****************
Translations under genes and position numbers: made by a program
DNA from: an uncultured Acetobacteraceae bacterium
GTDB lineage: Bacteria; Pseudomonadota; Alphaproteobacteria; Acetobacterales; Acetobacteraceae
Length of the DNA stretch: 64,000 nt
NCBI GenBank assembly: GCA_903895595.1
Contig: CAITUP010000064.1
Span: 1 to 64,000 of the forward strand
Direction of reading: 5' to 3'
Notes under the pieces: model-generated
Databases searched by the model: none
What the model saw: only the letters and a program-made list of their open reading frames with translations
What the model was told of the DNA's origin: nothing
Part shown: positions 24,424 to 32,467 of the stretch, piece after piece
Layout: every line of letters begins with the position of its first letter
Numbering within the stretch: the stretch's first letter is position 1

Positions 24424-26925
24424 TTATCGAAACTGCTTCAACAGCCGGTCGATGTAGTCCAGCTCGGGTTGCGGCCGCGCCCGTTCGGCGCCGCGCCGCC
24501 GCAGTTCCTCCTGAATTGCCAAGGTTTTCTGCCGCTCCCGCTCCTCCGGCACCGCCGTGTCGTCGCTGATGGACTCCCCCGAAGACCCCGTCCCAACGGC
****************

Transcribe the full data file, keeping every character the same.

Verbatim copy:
Translations under genes and position numbers: made by a program
DNA from: an uncultured Acetobacteraceae bacterium
GTDB lineage: Bacteria; Pseudomonadota; Alphaproteobacteria; Acetobacterales; Acetobacteraceae
Length of the DNA stretch: 64,000 nt
NCBI GenBank assembly: GCA_903895595.1
Contig: CAITUP010000064.1
Span: 1 to 64,000 of the forward strand
Direction of reading: 5' to 3'
Notes under the pieces: model-generated
Databases searched by the model: none
What the model saw: only the letters and a program-made list of their open reading frames with translations
What the model was told of the DNA's origin: nothing
Part shown: positions 24,424 to 32,467 of the stretch, piece after piece
Layout: every line of letters begins with the position of its first letter
Numbering within the stretch: the stretch's first letter is position 1

Positions 24424-26925
24424 TTATCGAAACTGCTTCAACAGCCGGTCGATGTAGTCCAGCTCGGGTTGCGGCCGCGCCCGTTCGGCGCCGCGCCGCC
24501 GCAGTTCCTCCTGAATTGCCAAGGTTTTCTGCCGCTCCCGCTCCTCCGGCACCGCCGTGTCGTCGCTGATGGACTCCCCCGAAGACCCCGTCCCAACGGC